- Thin plate spline
This is a brief derivation for the closed form solutions for "smoothing Thin Plate Spline". Details about these splines can be found in (Wahba, 1990).

**Thin plate splines (TPS)**were introduced togeometric design by Duchon (Duchon, 1976). The name "thin plate spline" refers to a physical analogy involving the bending of a thin sheet of metal. In the physical setting, the deflection is in the $z$ direction, orthogonal to the plane. In order to apply this idea to the problem of coordinate transformation, one interprets the lifting of the plate as a displacement of the $x$ or $y$ coordinates within the plane. In 2D cases, given a set of $K$ corresponding points, the TPS warp is described by $2(K+3)$ parameters which include 6 global affine motion parameters and $2K$ coefficients for correspondences of the control points. These parameters are computed by solving a linear system, in other words, TPS has closed-form solution."Smoothing TPS" is a regularized TPS. The model has a parameter $lambda$ to control how non-rigid is allowed for the deformation. When $lambda\; ightarrow\; infty$, TPS is equal to an affine transformation, as the roughest model for non-rigid deformation.

**Radial basis function**Given a set of control points $\{w\_\{i\},\; i\; =\; 1,2,\; ldots,K\}$, a radial basis function basically defines a spatial mapping which maps any location $x$ in space to a new location $f(x)$, represented by,:$f(x)\; =\; sum\_\{i\; =\; 1\}^K\; c\_\{i\}phi(left|\; x\; -\; w\_\{i\}\; ight|)$where $left|cdot\; ight|$ denotes the usual Euclidean norm and $\{c\_\{i\}\}$ is a set of mapping coefficients. One possible choice for the kernel function $phi$ is the thin plate spline $phi(r)\; =\; r^2\; log\; r$. It has a more global nature than the Gaussian kernel $phi(r)\; =\; exp(-r^2/sigma^2)$, which is another common function -- a small perturbation of one of the control points always affects the coefficients corresponding to all the other points as well.

**Thin plate spline****moothness measure**One of the simplest smoothness measures is the space integral of the square of the second order derivatives of the mapping function. This leads us to the thin plate spline (TPS). The TPS fits a mapping function $f(x)$ between corresponding point-sets $\{y\_i\}$ and $\{x\_i\}$ by minimizing the following energy function: :$E\; =\; iintleft\; [left(frac\{partial^2\; f\}\{partial\; x^2\}\; ight)^2\; +\; 2left(frac\{partial^2\; f\}\{partial\; xy\}\; ight)^2\; +\; left(frac\{partial^2\; f\}\{partial\; y^2\}\; ight)^2\; ight]\; extrm\{d\}\; x\; ,\; extrm\{d\}y$And for a smoothing TPS, it is:$E\_\{tps\}\; =\; sum\_\{i=1\}^K\; |y\_i\; -\; f(x\_i)\; |\; +\; lambda\; iintleft\; [left(frac\{partial^2\; f\}\{partial\; x^2\}\; ight)^2\; +\; 2left(frac\{partial^2\; f\}\{partial\; xy\}\; ight)^2\; +\; left(frac\{partial^2\; f\}\{partial\; y^2\}\; ight)^2\; ight]\; extrm\{d\}\; x\; ,\; extrm\{d\}y$Then smoothing TPS is defined as:$f\_\{tps\}\; =\; argmin\_f\; E\_\{tps\}$For this variational problem, it can be shown that there exists a unique minimizer $f$ (Wahba,1990) with a fixed weight parameter $lambda$ which is presented in next section.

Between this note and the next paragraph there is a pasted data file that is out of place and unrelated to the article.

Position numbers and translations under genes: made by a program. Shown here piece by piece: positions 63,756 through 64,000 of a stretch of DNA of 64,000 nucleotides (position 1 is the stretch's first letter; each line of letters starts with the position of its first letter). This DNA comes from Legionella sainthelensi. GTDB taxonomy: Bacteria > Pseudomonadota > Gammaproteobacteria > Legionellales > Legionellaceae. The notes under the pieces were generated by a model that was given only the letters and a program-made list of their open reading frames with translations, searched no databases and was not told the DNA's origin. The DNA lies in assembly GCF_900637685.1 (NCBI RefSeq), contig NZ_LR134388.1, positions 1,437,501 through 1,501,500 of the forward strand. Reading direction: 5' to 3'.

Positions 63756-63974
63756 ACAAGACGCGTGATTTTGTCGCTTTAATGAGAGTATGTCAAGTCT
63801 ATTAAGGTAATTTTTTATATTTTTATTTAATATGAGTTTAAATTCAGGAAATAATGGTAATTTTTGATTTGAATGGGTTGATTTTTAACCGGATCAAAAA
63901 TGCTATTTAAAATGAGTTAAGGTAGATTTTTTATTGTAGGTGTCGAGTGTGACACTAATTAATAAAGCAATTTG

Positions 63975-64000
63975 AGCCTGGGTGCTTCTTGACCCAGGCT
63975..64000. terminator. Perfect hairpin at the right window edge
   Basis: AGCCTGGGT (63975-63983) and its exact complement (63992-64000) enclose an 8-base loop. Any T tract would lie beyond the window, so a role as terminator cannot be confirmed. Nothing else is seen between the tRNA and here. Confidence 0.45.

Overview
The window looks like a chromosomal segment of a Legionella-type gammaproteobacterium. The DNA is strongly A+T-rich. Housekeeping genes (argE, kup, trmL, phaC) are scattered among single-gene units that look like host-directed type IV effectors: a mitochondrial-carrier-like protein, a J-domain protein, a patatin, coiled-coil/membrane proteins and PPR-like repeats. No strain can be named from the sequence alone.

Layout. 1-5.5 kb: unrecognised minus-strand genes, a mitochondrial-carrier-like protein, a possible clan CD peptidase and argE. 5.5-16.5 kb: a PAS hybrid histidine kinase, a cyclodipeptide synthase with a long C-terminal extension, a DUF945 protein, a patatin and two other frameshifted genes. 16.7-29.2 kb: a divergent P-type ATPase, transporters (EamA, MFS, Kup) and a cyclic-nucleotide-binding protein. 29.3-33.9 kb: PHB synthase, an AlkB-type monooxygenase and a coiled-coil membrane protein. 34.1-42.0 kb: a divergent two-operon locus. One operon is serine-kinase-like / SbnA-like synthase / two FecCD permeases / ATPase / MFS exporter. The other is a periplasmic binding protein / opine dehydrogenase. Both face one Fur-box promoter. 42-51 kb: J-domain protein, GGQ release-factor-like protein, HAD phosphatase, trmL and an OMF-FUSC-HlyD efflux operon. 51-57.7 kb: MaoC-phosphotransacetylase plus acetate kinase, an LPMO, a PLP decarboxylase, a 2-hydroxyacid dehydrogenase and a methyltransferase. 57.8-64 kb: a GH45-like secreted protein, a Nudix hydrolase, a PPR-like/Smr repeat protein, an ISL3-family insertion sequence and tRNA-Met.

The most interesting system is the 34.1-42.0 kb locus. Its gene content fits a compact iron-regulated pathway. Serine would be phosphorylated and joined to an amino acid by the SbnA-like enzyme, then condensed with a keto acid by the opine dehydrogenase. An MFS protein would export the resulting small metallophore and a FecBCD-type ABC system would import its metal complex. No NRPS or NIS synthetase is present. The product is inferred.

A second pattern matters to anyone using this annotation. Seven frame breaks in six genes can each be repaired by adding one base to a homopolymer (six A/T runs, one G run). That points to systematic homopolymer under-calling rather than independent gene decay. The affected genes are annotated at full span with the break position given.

**pline**Suppose the points are in 2D (D = 2). We use "homogeneous coordinates" for the point-set where a point $y\_\{i\}$ represented as a vector $(1,\; y\_\{ix\},\; y\_\{iy\})$. The unique minimizer $f$ is parameterized by $alpha$ which comprises two matrices $d$ and $c$ ($alpha\; =\; \{d,c\}$).:$f\_\{tps\}(z,\; alpha)\; =\; f\_\{tps\}(z,\; d,\; c)\; =\; zcdot\; d\; +\; sum\_\{i\; =\; 1\}^K\; phi(|\; z\; -\; x\_i|)cdot\; c\_i$where d is a $(D+1)\; imes(D+1)$ matrix representing the affine transformation and c is a $K\; imes(D+1)$ warping coefficient matrix representing the non-affine deformation. The kernel function $phi(|z-\; x\_i|)$ is a $1\; imes\; K$ vector for each point $z$, where each entry $phi\_i(z)\; =\; |z\; -\; x\_i|^2\; log\; |z\; -\; x\_i|$ for 2 dimensions. For the 3 dimension case, $phi\_i(z)\; =\; |z\; -\; x\_i|^3$. Note that for TPS, the control points $\{w\_i\}$ are chosen to be the same as the set of points to be warped $\{x\_i\}$, so we already use $\{x\_i\}$ in the place of the control points.